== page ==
Does college prep (still) matter?

by Adam Dubé, Head of School

Over the past several years, there has been quite a bit written about the demise of higher education and the benefits of attending college. There are, not surprisingly, compelling arguments written from both sides of this divide. While some argue that college is little more than a mechanism for “signaling”, others point out that the lessons learned in college go well beyond the taught curriculum. A third argument is that the advent of online learning and the marshaling of technology resources on behalf of the learner will simply render obsolete college as we know it. Certainly, we can see this battle being played out in our own community with the reduction of state funding for our land grant university.

An increasingly globalized world, powerful new technologies, and the rapidly changing needs of employers and the skillsets their employees must possess lead to the conclusion that college is not immune to the changes that affect so many other aspects of our world. If this is true, then does college prep still matter?

I would argue that it does, increasingly so. As schools prepare students for what is an uncertain future career, the foundation upon which future skills are built becomes increasingly important. A liberal arts curriculum with an emphasis on science, math, languages, and social studies, and an equally robust emphasis on social/emotional learning is critical in preparing for college as it is today, but also as it could be (or not) in the future. If college changes, or goes away altogether, then the preparation students receive at CIS only increases in importance, rather than decreases.

In my next post, I will explore this topic further and the ways in which CIS is specifically preparing students for this multifarious world they will inherit.

Strong Learning

by Adam Dubé, Head of School

In sixth grade, I built an elevator for the middle school science fair. Not a real elevator, of course. It was small and made out of balsa wood, wire, and some motors from my Capsela set. In the process, I learned about how elevators work, tuning a motor to provide the correct gear ratio for lifting items of various mass, and the safety mechanisms protecting the passengers. (Original elevators had no safety brake. It wasn’t until Elisha Otis famously demonstrated his braking mechanism by being hoisted in an elevator and cutting the cables with a sword, engaging the brakes, that people saw elevators as safe.)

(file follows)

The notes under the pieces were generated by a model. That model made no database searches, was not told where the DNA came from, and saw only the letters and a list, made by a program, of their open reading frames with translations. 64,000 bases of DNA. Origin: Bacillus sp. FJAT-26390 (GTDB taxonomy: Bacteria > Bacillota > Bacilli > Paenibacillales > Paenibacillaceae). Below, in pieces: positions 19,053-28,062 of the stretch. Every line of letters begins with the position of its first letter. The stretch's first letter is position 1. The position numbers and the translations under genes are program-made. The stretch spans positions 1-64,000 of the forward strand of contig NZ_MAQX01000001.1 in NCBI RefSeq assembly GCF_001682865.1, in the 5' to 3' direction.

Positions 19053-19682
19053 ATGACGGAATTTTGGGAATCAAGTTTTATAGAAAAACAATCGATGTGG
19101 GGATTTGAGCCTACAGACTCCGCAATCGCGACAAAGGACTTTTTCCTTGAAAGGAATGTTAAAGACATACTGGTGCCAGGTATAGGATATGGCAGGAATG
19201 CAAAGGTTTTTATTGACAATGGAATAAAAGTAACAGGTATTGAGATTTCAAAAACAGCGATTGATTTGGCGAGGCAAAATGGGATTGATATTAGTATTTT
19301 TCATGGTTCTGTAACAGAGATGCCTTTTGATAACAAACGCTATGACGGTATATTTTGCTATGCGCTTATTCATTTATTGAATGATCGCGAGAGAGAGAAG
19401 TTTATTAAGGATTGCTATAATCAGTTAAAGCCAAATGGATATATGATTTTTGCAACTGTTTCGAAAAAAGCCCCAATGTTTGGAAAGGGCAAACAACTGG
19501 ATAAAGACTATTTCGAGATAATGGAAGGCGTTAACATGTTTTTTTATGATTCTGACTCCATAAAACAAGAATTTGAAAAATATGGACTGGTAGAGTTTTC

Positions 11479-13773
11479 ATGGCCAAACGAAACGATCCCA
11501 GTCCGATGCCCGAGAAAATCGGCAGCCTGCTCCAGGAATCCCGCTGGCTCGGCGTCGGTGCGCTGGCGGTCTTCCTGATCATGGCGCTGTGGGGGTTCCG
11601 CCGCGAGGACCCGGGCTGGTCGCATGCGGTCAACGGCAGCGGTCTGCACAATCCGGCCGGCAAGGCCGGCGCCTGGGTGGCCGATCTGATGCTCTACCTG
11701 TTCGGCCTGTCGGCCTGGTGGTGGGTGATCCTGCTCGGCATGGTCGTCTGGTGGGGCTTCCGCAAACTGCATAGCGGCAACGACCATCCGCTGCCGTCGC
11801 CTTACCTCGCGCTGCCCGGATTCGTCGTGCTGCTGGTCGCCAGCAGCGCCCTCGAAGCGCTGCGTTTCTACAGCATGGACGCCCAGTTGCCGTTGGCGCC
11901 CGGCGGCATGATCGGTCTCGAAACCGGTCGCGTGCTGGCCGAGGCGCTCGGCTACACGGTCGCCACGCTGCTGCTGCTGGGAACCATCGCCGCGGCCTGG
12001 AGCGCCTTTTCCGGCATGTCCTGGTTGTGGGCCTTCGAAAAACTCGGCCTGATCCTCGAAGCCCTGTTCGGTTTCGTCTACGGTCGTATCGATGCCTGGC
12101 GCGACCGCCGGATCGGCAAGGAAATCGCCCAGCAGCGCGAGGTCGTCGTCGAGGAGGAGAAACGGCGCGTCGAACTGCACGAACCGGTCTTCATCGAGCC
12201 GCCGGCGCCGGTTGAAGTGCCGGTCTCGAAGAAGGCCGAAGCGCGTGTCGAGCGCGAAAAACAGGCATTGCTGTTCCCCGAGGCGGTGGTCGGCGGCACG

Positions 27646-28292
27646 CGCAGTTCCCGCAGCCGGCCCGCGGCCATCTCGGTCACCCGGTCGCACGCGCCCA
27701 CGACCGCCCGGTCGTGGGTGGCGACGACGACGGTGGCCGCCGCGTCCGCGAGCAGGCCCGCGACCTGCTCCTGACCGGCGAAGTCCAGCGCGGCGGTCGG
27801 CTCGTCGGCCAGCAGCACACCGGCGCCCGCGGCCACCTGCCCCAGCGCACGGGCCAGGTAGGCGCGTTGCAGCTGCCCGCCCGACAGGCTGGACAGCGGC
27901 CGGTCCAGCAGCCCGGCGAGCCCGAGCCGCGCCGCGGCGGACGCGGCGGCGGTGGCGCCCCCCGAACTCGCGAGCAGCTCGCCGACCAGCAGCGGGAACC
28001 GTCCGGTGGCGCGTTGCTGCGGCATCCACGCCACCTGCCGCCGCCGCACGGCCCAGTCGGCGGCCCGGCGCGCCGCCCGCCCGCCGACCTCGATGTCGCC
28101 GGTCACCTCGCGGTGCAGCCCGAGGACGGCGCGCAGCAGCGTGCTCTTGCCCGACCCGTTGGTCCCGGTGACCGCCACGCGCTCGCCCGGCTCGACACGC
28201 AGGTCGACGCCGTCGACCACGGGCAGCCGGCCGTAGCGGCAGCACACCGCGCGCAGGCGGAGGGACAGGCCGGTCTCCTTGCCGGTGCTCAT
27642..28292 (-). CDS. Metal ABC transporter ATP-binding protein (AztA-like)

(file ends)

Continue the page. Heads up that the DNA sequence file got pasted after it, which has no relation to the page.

I often ask people to share their stories about their science fair projects. Although many people have a hard time recalling the books they read in middle school, or the content of history and science lessons, most of us can recall our science fair projects (if you were asked to do one).

The reason, I believe, relates to the three components of motivation that Daniel Pink identifies in his book Drive. They are autonomy, mastery, and purpose. Students have some autonomy to choose the subject of their project. Their deep dive in that subject yields a degree of mastery of the content. And the purpose is often connected to an individual student’s passions and interests. As the authors of Make it Stick write, “Learning is stronger when it matters, when the abstract is made concrete and personal.” (emphasis added)

At CIS, we strive for students to engage in strong learning. It is a foundational principle for all of the activities that take place in The Cube, taking what is abstract and making it concrete and personal.

As a school, we continuously ask ourselves what matters most for success beyond K-12 education, and how do we make sure to keep students engaged. In the coming posts, I look forward to sharing some of our goals and objectives from our recent strategic plan, as we apply these principles of strong learning to all of our curriculum.